Most previous studies have focused on expert meditators and studied these two effects by comparing them with novices. Otherwise, most of the studies focusing on novice meditators have studied long-term effects by measuring brain activities of participants simultaneously with clinical intervention such as MBSR and MBCT (Chiesa and Serretti, 2009; Kilpatrick et al., 2011). However, difference in brain activity between resting- and meditative states in novice meditators has not been sufficiently studied. This is because meditating correctly is not easy for novices and it is believed that repeated practice for at least several weeks is necessary to achieve a proper meditative state.
Here, we investigate the differences in resting- and meditative states on brain function in novice meditators. Mindfulness meditation mainly includes focused attention (FA) meditation, which keeps attention to specific objects, and open monitoring (OM) meditation, which monitors current experience without value judgments. Practicing FA meditation is easier than OM meditation, and sustaining attention with an intention is one of the most important components of mindfulness, which is why FA meditation is the first method taught in many meditation training programs (Wallace, 2006; Lutz et al., 2008; Gunaratana, 2010). In addition, it has been reported that breath-counting meditation, which is a kind of FA meditation, improved psychological state and also reduced MW in novice meditators (Levinson et al., 2014). Therefore, FA meditation is one of the best methods for novices and is also used in this study.
In this study, the graph theoretical metrics of function networks are analyzed for novice meditators only, and the difference in network properties between resting and meditative states are compared each to investigate how the short-term practice of FA meditation affects the functional network. However, since there are a wide variety of graph theoretical metrics, such as degree centrality, betweenness centrality, and clustering coefficient, it is necessary to select the most suitable ones, such that the effects on the functional brain network are appropriately represented.
In addition, not only indicators showing relationships between brain regions, such as functional connectivity, but also those representing local activity, such as brain activation, are important for investigating brain function. Incidentally, in resting-state fMRI studies, the amplitude of low frequency fluctuations (ALFF) (Yu-Feng et al., 2007) that represents blood-oxygen-level-dependent (BOLD) signal power within the frequency band of interest (0.01–0.1 Hz) has been used as the indicator of local brain activity, and its correlation with the brain activation has also been reported in recent years (Kalcher et al., 2013). Thus, in this study, in addition to the graph theoretical indicators, fractional ALFF (fALFF), which is a modified version of ALFF, was used as the local activity indicator.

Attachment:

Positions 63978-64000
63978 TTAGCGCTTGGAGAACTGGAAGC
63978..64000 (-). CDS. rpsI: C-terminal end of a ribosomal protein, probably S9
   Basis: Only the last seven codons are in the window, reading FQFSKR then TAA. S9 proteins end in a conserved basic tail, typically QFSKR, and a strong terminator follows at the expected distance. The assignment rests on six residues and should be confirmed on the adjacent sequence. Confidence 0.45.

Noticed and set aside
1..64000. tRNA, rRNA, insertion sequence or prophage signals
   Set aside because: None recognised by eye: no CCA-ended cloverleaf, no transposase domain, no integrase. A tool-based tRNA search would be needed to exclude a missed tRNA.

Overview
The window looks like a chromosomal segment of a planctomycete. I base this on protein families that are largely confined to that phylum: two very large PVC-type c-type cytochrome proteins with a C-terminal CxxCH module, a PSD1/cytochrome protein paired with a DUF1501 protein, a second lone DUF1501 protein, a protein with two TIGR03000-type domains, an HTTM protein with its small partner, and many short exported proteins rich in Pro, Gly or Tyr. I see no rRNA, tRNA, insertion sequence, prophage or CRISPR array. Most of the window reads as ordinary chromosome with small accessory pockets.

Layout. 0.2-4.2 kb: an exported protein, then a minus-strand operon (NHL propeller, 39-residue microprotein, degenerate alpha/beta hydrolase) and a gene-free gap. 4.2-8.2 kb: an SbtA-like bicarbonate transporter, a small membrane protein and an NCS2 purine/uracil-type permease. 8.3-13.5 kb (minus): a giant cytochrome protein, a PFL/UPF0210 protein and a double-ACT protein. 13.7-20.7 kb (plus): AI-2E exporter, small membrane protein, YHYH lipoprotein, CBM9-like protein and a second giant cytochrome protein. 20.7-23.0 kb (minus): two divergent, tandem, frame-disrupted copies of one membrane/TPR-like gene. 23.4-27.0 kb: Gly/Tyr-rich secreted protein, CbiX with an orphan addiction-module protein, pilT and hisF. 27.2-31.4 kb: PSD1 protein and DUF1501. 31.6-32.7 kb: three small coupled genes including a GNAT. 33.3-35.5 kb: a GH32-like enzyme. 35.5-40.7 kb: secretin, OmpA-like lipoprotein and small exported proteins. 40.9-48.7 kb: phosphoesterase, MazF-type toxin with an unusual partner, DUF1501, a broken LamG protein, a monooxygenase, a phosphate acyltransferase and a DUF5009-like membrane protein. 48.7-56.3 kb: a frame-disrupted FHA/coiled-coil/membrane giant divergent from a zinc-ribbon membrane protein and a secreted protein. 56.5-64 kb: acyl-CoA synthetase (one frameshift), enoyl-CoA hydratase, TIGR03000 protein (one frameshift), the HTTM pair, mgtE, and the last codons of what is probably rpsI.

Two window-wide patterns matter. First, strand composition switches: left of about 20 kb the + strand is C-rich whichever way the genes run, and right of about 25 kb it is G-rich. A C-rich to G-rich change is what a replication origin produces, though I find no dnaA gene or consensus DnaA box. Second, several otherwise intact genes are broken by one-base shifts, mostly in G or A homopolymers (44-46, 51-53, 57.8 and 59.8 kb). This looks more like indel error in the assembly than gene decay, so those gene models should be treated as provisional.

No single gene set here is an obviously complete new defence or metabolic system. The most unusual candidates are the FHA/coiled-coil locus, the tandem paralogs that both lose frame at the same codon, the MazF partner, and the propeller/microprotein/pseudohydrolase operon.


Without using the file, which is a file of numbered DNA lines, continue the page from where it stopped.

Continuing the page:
Although definition of brain region depends on the brain parcellation method, it is important but difficult to determine the region of interests (ROIs), because there are about 100 or more brain regions to be analyzed (e.g., 116 regions defined by automated anatomical labeling). Therefore, in this study, Tucker3 clustering (T3Clus) (Rocci and Vichi, 2005; Vichi et al., 2007), which simultaneously selects the feature vectors (graph theoretical metrics and fALFF) and the ROIs that best discriminate between resting and meditative states based on the characteristics of the given data, was used. T3Clus is a clustering method based on three-way principal component analysis using the Tucker3 model (Tucker, 1966) and classifies data while eliminating irrelevant features by reducing the dimension of data.
Here, we explain the outline of this study. First, the brain activities of the novice meditators were measured during a 5-min resting state and 5-min breath-counting meditation using functional magnetic resonance imaging (fMRI). Then, three graph theoretical metrics and fALFF, calculated for each brain region of all participants in both of resting and meditative states, were projected to 2D space by T3Clus, and the brain regions and feature indicators characterizing the difference between the two state were extracted. This difference was regarded as the effects of FA meditation in the novices, and its characteristics were investigated based on the selected feature vectors and ROIs.